Background: To estimate the association between body-mass index (BMI: kg/m2) and colorectal cancer (CRC) screening among US adults aged ≥ 50 years. Methods: Population-based data from the 2001 Behavioral Risk Factor Surveillance Survey. Adults (N = 84,284) aged ≥ 50 years were classified by BMI as normal weight (18.5-<25), overweight (25-<30), obesity class I (30-<35), obesity class II (35-<40), and obesity class III (≥ 40). Interval since most recent screening fecal occult blood test (FOBT): (0 = >1 year since last screening vs. 1 = screened within the past year), and screening sigmoidoscopy (SIG): (0 = > 5 years since last screening vs. 1 = within the past 5 years) were the outcomes. Results: Results differed between men and women. After adjusting for age, health insurance, race, and smoking, we found that, compared to normal weight men, men in the overweight (odds ratio [OR] 1.25, 95% CI = 1.05-1.51) and obesity class I (OR = 1.21, 95% CI = 1.03-1.75) categories were more likely to have obtained a screening SIG within the previous 5 years, while women in the obesity class I (OR = 0.86, 95%CI = 0.78-0.94) and II (OR = 0.88, 95%CI = 0.79-0.99) categories were less likely to have obtained a screening SIG compared to normal weight women. BMI was not associated with FOBT. Conclusion: Weight may be a correlate of CRC screening behavior but in a different way between men and women.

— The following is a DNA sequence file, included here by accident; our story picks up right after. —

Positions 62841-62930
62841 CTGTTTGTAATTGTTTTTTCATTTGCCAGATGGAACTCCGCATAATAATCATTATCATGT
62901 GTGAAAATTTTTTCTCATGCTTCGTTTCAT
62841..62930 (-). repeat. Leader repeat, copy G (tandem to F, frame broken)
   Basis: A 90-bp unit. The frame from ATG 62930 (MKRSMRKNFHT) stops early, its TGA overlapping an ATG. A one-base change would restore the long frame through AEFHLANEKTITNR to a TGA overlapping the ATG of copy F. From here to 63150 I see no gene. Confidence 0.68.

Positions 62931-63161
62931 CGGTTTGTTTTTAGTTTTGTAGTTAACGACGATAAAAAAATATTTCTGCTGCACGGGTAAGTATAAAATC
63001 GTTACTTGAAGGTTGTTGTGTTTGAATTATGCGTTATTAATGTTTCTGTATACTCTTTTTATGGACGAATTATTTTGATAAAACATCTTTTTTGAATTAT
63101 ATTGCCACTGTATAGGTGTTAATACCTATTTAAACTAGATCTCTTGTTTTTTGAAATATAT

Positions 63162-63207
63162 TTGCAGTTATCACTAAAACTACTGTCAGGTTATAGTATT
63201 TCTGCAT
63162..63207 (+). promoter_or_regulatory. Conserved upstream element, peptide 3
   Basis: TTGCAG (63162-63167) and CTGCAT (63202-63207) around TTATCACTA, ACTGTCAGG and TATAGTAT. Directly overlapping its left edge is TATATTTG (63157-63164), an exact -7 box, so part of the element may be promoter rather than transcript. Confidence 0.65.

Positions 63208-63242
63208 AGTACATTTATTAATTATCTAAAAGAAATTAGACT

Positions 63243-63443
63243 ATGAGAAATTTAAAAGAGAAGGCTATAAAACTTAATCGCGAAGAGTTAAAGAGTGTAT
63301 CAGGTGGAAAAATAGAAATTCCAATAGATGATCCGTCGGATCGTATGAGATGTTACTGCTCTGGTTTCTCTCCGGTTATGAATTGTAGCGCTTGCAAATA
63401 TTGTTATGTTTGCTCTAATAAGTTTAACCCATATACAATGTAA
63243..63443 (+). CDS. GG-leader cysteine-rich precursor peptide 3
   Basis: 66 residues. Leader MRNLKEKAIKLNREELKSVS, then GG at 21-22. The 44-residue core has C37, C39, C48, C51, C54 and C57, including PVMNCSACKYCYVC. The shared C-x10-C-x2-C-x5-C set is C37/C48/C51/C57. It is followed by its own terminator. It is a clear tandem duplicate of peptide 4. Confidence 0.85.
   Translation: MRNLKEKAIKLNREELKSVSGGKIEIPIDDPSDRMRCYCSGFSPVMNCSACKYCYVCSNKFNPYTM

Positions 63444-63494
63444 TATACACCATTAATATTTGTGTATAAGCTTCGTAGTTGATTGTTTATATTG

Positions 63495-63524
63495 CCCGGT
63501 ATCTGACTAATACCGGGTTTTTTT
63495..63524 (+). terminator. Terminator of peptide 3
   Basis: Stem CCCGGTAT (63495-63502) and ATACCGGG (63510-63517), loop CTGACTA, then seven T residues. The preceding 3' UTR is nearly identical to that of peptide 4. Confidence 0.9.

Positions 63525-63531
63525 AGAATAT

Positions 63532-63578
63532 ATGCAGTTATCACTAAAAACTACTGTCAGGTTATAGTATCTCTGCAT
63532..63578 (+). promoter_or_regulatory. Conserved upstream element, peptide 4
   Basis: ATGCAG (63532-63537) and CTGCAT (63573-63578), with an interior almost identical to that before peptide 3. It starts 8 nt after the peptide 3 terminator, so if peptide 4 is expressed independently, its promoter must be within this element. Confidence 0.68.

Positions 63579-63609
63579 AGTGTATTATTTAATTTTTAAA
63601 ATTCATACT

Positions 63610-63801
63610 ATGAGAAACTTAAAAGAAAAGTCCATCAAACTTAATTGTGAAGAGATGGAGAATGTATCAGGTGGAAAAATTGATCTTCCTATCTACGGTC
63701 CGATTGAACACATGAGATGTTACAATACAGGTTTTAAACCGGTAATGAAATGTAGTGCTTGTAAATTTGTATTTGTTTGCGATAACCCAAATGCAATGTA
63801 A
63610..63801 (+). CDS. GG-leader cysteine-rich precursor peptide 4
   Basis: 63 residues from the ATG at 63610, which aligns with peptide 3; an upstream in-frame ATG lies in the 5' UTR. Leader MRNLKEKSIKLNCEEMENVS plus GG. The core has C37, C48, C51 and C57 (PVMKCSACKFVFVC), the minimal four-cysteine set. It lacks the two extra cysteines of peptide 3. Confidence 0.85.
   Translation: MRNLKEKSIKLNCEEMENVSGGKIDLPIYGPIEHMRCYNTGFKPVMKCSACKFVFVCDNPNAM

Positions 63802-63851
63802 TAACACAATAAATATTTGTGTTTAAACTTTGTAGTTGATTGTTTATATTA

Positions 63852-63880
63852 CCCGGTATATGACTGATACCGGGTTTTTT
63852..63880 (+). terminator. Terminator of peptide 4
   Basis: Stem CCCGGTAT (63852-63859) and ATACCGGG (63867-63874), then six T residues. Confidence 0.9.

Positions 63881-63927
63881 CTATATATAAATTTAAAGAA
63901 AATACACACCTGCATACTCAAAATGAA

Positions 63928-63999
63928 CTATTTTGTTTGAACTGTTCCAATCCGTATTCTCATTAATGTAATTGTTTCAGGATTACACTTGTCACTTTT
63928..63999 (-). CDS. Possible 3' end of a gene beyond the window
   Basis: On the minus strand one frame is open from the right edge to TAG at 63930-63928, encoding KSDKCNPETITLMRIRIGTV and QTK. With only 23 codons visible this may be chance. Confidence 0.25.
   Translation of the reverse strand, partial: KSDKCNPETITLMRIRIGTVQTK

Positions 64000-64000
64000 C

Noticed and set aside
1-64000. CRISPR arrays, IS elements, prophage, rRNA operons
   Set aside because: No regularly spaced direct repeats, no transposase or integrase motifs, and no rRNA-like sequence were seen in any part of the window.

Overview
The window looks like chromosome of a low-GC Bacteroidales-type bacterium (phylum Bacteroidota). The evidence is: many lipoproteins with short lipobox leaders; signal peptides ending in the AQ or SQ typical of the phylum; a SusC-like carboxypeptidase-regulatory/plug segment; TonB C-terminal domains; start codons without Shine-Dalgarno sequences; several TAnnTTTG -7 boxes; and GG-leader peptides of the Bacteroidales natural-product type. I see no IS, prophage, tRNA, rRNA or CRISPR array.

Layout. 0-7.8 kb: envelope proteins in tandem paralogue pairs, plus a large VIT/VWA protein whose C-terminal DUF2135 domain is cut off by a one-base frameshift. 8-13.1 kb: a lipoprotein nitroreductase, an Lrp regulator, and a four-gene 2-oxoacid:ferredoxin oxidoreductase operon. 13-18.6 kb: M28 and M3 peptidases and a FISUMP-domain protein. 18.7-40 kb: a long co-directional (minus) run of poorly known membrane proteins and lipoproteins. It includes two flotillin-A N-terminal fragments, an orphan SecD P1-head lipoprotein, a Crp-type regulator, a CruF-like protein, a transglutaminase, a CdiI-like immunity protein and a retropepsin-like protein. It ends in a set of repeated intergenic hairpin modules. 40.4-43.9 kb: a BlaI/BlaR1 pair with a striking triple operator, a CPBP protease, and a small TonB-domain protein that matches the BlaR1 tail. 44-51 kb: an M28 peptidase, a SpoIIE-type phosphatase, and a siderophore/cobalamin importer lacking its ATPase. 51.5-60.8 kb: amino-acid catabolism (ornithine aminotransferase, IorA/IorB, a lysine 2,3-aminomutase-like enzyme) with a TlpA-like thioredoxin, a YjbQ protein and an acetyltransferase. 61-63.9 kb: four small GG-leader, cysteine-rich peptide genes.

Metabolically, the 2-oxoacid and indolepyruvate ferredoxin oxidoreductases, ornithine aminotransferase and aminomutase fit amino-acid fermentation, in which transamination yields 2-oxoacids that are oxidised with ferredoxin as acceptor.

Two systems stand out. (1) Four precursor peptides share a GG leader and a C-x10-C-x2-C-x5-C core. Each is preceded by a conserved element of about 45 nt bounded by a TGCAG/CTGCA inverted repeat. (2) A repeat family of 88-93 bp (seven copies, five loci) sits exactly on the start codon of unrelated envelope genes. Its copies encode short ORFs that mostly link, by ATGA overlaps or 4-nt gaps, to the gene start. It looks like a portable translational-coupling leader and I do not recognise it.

ASJC Scopus subject areas
- Public Health, Environmental and Occupational Health